Artistic freedom at stake: Shashi Tharoor
Shashi Tharoor introduced Cinematograph (Amendment) Bill 2018 in Lok Sabha on Friday to remove the pre-censorship power of CBFC (Central Board of Film Appreciation) and to only allow suspension of the film in extraordinary cases. According to him, pre-censorship power puts artistic freedom at stake. The bill also seeks to curb the power of the government to reconsider decisions in order to provide it a clean chit. He argues that artistic freedom is significant for the democracy and thus should be guarded.
Shashi Tharoor’s Arguments
Tharoor argues, “CBFC is a certification body and not a censorship body thus have limited powers. Its censorship powers reflect a regressive and paternalistic outlook which is out of date in the 21st century.” However, he believes that the state can recourse to the power of suspension as a last resort to maintain public law and order within the country.
CFBC rating system, take a look
U: Unrestricted public exhibition
A: Adults only (above the age of 18)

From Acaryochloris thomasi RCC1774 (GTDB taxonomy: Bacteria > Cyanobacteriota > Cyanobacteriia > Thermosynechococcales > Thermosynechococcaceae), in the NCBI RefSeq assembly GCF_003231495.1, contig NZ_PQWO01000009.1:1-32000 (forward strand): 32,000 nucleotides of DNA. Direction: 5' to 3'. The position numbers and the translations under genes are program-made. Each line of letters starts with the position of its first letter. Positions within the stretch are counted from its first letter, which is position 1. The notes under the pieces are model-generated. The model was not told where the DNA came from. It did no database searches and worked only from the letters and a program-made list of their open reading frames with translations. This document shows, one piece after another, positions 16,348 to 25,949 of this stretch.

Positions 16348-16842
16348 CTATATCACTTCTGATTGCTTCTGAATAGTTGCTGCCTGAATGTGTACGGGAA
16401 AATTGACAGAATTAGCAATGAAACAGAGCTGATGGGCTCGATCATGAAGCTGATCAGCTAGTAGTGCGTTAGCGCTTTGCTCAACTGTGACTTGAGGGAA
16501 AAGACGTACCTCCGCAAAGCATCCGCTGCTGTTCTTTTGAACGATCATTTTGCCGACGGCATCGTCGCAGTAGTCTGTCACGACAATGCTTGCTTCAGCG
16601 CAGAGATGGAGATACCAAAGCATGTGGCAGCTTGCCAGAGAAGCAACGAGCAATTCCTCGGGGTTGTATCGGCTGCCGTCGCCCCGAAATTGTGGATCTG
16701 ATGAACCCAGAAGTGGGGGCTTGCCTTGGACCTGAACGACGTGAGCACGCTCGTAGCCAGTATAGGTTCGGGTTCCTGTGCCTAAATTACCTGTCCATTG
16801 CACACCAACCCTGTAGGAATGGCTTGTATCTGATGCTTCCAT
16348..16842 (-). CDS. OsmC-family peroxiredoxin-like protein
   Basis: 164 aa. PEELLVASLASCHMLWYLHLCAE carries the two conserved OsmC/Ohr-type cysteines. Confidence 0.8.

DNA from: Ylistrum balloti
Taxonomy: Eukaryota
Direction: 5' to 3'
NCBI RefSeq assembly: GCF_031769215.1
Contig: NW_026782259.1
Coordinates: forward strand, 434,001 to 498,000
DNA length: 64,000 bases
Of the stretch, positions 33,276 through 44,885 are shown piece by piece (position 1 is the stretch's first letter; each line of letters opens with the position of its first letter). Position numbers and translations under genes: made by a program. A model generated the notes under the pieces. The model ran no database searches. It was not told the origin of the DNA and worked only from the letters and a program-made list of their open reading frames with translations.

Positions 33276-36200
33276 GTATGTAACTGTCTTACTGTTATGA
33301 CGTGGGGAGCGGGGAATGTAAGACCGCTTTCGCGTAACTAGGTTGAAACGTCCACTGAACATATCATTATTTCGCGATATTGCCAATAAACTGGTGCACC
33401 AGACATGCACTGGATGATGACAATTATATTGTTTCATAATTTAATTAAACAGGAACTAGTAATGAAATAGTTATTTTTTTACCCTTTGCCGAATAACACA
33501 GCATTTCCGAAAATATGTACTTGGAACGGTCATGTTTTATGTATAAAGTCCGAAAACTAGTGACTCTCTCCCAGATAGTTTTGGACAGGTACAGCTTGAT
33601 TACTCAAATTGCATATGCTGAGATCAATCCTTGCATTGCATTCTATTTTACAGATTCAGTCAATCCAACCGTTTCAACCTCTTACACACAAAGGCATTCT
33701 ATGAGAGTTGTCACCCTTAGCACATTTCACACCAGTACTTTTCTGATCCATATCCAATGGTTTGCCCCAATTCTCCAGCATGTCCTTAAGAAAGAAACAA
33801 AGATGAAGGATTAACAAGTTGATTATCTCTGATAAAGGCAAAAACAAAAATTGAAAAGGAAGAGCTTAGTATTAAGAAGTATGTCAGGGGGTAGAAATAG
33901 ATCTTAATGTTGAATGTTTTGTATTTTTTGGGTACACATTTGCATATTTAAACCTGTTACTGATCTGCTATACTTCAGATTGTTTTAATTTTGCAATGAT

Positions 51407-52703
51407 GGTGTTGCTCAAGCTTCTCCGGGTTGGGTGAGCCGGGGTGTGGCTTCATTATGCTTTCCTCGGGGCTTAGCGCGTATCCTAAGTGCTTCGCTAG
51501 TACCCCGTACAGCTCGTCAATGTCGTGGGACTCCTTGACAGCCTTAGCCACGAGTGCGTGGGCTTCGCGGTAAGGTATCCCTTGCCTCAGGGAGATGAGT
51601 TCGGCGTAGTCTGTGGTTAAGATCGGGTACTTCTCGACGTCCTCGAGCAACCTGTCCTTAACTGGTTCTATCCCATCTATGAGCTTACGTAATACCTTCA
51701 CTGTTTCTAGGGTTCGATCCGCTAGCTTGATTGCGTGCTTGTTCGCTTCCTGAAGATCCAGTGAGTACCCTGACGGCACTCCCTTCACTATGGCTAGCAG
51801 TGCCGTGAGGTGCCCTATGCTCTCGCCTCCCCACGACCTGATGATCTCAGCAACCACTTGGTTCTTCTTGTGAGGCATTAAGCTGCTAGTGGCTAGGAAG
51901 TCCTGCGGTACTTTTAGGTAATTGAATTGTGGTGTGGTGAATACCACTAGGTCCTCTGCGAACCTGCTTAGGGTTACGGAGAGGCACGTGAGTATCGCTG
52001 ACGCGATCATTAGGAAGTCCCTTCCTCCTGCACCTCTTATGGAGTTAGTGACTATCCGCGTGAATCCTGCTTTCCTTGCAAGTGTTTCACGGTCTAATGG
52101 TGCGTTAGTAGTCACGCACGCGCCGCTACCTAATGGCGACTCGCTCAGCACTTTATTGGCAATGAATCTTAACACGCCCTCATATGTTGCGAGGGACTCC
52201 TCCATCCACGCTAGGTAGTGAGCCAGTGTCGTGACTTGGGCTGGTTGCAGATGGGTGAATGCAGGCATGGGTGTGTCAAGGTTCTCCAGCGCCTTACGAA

U/A: Mostly unrestricted with a few scenes requiring parental guidance
S: Restricted to a special class of people
Notably, the board can refuse to certify a film on various grounds, and thus make it unavailable on screens. Many times CFBC landed in controversies whenever it had tried to censor films. According to a PTI report, the CBFC denied certificates to 77 films in 2015-2016 and 125 films in 2016-17. From ‘Baar Baar Dekho ‘ bra scene, the urinating scene in Omerta to 89 cuts in ‘Udta Punjab’ and 150 cuts in ‘Kya cool hai hum 3’, it has removed a number of scenes from various movies. Is this not hampering the artistic freedom on the name of public morale? What is the point behind certifying (according to the age and maturity of the audience) a movie as ‘A’ simultaneously, removing the nudity it contains? The Bill needs an amendment because it is putting artistic freedom at stake. It is important for the development of Indian society and democracy.
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